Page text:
The Gipsy Trail

“The white moth to the closing bine,
The bee to the opened clover,
And the gipsy blood to the gipsy blood
Ever the wide world over.

Ever the wide world over, lass,
Ever the trail held true,
Over the world and under the world,
And back at the last to you.

Out of the dark of the gorgio camp,
Out of the grime and the grey
(Morning waits at the end of the world),
Gipsy, come away!

The wild boar to the sun-dried swamp,
The red crane to her reed,
And the Romany lass to the Romany lad,
By the tie of a roving breed.

The pied snake to the rifted rock,
The buck to the stony plain,
And the Romany lass to the Romany lad,
And both to the road again.

Both to the road again, again!
Out on a clean sea-track –
Follow the cross of the gipsy trail
Over the world and back!

Follow the Romany patteran
North where the blue bergs sail,
And the bows are grey with the frozen spray,
And the masts are shod with mail.

Follow the Romany patteran
Sheer to the Austral Light,
Where the besom of God is the wild South wind,
Sweeping the sea-floors white.

Follow the Romany patteran
West to the sinking sun,
Till the junk-sails lift through the houseless drift.
And the east and west are one.

Follow the Romany patteran
East where the silence broods
By a purple wave on an opal beach
In the hush of the Mahim woods.

“The wild hawk to the wind-swept sky,
The deer to the wholesome wold,
And the heart of a man to the heart of a maid,
As it was in the days of old.”

The heart of a man to the heart of a maid —
Light of my tents, be fleet.
Morning waits at the end of the world,
And the world is all at our feet!”

Rudyard Kipling, 1904

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Headed South

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A General Map

Showing an overview of the Southern Continent, and positions of the Ross and Weddell Seas.

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Sir Daniel Gooch


“Sir Daniel was the grandson of the other more illustrious Sir Daniel Gooch (1816-1889), the great railway engineer of some considerable genius who designed over 60 different classes of steam locomotives, and was responsible for laying the first ever Trans-Atlantic telegraph cable between Great Britain and America.

Gooch left the Expedition at South Georgia on Thursday 3rd December 1914. His home, Hylands House, had been requisitioned as a temporary war hospital and returned home to England to help with the supervision of its conversion. 

He funded the medical equipment himself, and the 190 bed hospital between 14th August 1914 and early 1919, treated over 1500 war wounded patients. 

Shackleton wrote ‘We all regretted losing his cheery presence when we headed for the South.’

Gooch was drafted in as a last minute substitute. Gooch’s qualifications for the job was that he was an expert breeder of Greyhounds and for years had followed the hunt. He sailed with the dogs on the La Negra from Liverpool on Monday 26th October 1914 bound for Buenos Aires, where he signed on board the Endurance as an able seaman.”

— from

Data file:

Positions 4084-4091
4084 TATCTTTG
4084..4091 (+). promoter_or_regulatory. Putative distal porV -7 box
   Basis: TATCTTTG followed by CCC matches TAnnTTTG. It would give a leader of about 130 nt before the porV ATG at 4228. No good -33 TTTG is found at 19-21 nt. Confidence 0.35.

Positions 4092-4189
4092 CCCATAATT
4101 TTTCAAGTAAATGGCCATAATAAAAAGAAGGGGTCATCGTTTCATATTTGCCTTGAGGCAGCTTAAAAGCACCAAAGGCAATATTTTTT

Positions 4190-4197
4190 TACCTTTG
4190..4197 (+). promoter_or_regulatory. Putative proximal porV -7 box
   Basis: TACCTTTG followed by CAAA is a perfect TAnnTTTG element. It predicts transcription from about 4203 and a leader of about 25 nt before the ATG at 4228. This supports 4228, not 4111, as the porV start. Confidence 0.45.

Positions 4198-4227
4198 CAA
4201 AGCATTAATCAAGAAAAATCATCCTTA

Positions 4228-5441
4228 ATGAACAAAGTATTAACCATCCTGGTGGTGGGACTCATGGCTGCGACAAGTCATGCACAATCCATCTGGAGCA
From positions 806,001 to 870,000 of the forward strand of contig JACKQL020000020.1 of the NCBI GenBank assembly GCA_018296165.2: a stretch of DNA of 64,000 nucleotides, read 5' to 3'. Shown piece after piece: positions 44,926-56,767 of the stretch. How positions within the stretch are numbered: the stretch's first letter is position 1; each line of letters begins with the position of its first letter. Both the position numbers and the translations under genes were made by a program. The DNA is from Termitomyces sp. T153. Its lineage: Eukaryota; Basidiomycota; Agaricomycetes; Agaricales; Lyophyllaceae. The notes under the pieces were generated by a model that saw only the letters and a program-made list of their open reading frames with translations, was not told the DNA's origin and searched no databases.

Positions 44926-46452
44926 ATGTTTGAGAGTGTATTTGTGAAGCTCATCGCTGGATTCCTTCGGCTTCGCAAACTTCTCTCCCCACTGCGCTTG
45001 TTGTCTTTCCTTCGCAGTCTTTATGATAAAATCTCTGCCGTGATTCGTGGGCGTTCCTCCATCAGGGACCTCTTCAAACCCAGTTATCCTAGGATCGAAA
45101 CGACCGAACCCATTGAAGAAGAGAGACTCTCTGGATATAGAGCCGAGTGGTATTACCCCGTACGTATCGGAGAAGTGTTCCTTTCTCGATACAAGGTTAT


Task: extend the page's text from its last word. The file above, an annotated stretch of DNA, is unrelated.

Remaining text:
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Rasmussen highly excited

“We steamed from Cumberland Bay on 5 December 1914, after bidding adieu to our good friends, and Rasmussen highly excited by drowning his sorrows, accompanied us some distance in his motor launch. Aheading, circling, and sterning it, in a most ludicrous and amusing fashion. MacDougall could be seen, the last figure, waving us bon voyage till we rounded Mount Dusie and headed for the open sea and the south.”

— Frank Hurley

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What thoughts are ours…


“What thoughts are ours, setting out thus at such a time, with no chance of news from dear ones at home who are passing through the greatest national crisis of modern times. What may we expect to learn in our return? The map of Europe may be greatly altered, but God grant that England may stand where she is this day and that all those dear to us may be spared from any privations or suffering.”

— Thomas Orde-Lees

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The Ship of Fools


We are those fools who could not rest
In the dull earth we left behind,
But burned with passion for the West
And drank a frenzy from its wind;
The world where small men live at ease
Fades from our unregretful eyes,
And blind across uncharted seas
We stagger on our enterprise.

Starboard and port, the lean waves leap
Like white-fanged wolves about our prow,
Where Mary with her Christ asleep
Is carved to hear the wanderer’s vow.
The thirsty decks have drunk our blood,
Our hands are tettered from the oar;
Wan ghosts upon a spectral flood
We drive towards a phantom shore.

And we have sailed in haunted seas
Dreadful with voices, where the mast
Gleamed blue with deathlights, and the breeze
Bore madness, and have stared aghast
To see beyond our splintered spars
That rattled in the shrill typhoon,
A heaven strange with tawny stars
And monstrous with an alien moon.

Lean, naked, bruised, like famished slaves,
We shiver at the sweeps; each one
A jest for all the scornful waves,
And food for laughter to the sun.
But never voice, not deathlight flare
Nor moon shall stay us with their spell,
Whose eyes are calm as God, and stare
Confusion in the face of Hell.

The worn ship reels, but still unfurled
Our tattered ensign flouts the skies;
And doomed to watch a prudent world
Of little men grown mean and wise,
The old sea laughs for joy to find
One purple folly left to her,
When glimmers down the riotous wind
The flag of the adventurer!

O watchman leaning from the mast,
What of the night? The shadows flee;
The stars grow pale, the storm is past;
The blood-red sunrise stains the sea.
At length, at length, O steadfast wills,
Luck takes the tiller and foul tides turn;
Superb amid majestic hills
The domes of Eldorado burn!

The Ship of Fools by St. John Lucas

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